When you live less than fifty miles from Silicon Valley, new technology is a way of life and a conversational staple. The pace of innovation reminds me of the capabilities of the mind and encourages me to keep my wits about me. Be it cloud computing, big data analytics, intelligent marketing, smartphones, tablets, iThis, or iThat, new product launches are a daily occurrence around here (as are the overblown pomp and circumstance that surrounds them). Every company has “the best product” that “no one else has developed yet,” leaving them with “no competition” in some “multibillion dollar market cap” vertical that they “invented in a garage/apartment/park/napkin.” Yada yada yada.
And yet, there is another side of the Bay Area that is far less glorified and talked up in the press and blogosphere, which is every other business around here. For every savvy small business owner swiping your Coin card through their Square mobile device, there are ten who are still leery of anything newer than Windows XP. Sure, “cash only” might be heard in some chic SoMa restaurant as some attempt at “alternative” street cred (I’m looking at you, Garaje.) But you can hear it all the time in small mom and pop shops too, places where slick tech account executives are only seen when getting their hair cut. It seems as though if there is a problem in Silicon Valley that the hyper-intelligent leaders of the tech community should be able to solve handily, it is fear of adoption amongst the population right in their capital. I mean hell, as soon as I’m done writing this I’m going to tape my receipts from last week to blank pieces of 8.5″x11″ paper, fold them neatly into thirds, fit them in an envelope addressed to a PO box, and mail (physically) my expenses. While I’m doing that, I’ll be staring at the (probably expensive) printer/scanner that my company sent me for my home office. Am I missing something here?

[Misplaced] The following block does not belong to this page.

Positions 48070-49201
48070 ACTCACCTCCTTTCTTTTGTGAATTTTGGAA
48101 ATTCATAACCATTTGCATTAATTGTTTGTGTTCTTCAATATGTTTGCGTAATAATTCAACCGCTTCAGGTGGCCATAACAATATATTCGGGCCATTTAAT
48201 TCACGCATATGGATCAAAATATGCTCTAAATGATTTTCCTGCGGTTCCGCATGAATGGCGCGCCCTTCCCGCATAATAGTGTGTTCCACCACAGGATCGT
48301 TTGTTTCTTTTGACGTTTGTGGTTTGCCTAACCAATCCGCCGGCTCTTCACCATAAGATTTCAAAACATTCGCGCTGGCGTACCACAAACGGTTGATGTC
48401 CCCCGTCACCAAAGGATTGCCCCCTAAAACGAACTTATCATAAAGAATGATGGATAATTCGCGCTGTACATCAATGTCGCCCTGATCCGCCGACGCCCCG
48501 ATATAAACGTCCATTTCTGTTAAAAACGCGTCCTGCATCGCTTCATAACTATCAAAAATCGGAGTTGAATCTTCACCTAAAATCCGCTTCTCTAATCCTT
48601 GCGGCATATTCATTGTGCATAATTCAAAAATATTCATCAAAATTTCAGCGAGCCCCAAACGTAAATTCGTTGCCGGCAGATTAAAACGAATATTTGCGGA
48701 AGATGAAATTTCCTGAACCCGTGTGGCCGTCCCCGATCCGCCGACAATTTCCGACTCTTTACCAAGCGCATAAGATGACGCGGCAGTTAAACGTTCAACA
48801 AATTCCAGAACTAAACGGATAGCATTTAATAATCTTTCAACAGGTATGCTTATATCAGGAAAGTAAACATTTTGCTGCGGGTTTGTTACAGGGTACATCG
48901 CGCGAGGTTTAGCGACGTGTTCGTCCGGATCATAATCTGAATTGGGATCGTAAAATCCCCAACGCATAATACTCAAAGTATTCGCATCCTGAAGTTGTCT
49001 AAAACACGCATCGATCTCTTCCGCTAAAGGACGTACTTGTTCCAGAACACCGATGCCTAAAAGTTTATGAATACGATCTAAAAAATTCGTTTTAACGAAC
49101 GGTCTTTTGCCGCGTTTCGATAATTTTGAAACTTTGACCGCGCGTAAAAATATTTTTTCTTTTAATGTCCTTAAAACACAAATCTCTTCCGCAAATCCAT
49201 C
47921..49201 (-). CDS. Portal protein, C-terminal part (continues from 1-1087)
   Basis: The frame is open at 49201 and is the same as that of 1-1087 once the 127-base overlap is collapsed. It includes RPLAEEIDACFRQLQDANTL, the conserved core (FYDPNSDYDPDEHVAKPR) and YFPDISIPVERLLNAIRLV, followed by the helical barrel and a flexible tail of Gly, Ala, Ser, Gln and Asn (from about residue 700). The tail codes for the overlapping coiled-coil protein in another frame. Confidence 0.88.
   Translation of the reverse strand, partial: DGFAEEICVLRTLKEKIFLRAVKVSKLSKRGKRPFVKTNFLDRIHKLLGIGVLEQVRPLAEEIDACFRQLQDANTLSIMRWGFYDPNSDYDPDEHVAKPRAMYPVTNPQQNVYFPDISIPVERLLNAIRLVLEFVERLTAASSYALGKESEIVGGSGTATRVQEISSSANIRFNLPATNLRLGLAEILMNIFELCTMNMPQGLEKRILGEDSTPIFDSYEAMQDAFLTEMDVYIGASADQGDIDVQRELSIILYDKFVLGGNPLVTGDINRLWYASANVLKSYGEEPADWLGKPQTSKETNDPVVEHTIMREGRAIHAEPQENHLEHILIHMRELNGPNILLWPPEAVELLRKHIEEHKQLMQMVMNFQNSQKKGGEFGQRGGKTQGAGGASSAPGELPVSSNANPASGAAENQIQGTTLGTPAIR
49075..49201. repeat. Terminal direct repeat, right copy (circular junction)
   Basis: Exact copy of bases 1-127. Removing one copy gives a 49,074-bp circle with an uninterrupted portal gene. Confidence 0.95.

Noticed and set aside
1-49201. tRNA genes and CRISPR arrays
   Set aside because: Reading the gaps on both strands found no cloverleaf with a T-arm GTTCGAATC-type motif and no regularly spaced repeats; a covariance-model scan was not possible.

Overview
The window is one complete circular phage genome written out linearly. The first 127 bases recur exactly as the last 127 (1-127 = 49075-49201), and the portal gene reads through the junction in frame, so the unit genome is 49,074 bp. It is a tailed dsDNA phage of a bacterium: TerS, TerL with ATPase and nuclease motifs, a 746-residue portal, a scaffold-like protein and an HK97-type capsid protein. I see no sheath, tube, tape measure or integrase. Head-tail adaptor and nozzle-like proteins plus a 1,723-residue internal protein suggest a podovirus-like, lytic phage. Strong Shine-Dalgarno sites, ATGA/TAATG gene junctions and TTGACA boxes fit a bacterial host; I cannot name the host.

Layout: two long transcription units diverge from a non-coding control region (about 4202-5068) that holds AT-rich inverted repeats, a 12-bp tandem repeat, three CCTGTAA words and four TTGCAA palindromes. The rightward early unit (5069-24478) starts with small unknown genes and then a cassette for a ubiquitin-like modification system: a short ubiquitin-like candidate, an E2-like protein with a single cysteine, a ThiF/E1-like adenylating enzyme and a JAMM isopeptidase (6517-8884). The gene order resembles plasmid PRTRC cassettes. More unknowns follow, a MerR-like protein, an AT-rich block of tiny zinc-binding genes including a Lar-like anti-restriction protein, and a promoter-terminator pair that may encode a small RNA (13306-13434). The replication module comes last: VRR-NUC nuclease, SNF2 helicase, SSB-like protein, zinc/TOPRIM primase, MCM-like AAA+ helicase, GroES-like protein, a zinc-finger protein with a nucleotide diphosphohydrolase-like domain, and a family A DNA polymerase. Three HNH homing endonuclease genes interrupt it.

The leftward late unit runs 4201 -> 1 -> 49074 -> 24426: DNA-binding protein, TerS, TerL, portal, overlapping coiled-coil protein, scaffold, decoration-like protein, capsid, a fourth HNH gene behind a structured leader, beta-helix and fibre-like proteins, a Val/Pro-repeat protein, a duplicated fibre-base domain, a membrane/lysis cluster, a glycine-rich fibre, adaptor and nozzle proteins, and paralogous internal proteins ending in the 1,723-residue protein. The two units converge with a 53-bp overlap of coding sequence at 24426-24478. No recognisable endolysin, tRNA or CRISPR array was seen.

Now on the other hand, a good dose of caution when dealing with anyone in tech is usually healthy. The number of times I’ve had a salesperson tell me that there is no competition for me to shop around, or that their product has some ridiculous ROI that is actually cited from a hypothetical study that their own company self-published is equal to the number of tech salespeople I’ve spoken to. As soon as I told someone I had a marketing budget they all came a-callin’. Yet once you wade past the front lines of pseudoinformation and find out what is really out there and how you can accelerate your company in so many ways… well, let’s just say mind = blown.
So how can we help mom and pop overcome their fear and get with the times, especially now when the economy is so fragile and jobs are so scarce that not doing smart business is not an option? It seems that having some sort of platform through which local businesses of varying sizes and types of sales points could critique business services they use would be awesome, something similar to Yelp but where the business you’re searching isn’t location-based. I met a company doing something similar at Dreamforce a few weeks ago, although they still seemed a long way off from providing the kind of information one would need to make an informed business decision. Hopefully I’ll see more of them around.
In the mean time, though, I’m still going to be staring at all these damned ATM charges I get every time I walk into some shop and find out after I’m checking out that the piece of plastic in my pocket that’s been around for decades doesn’t jive there. Full disclosure: I wouldn’t have ever wrote this little rant if I hadn’t had to look at my bank statements to make sure I had taped all the right receipts to my expense report this week.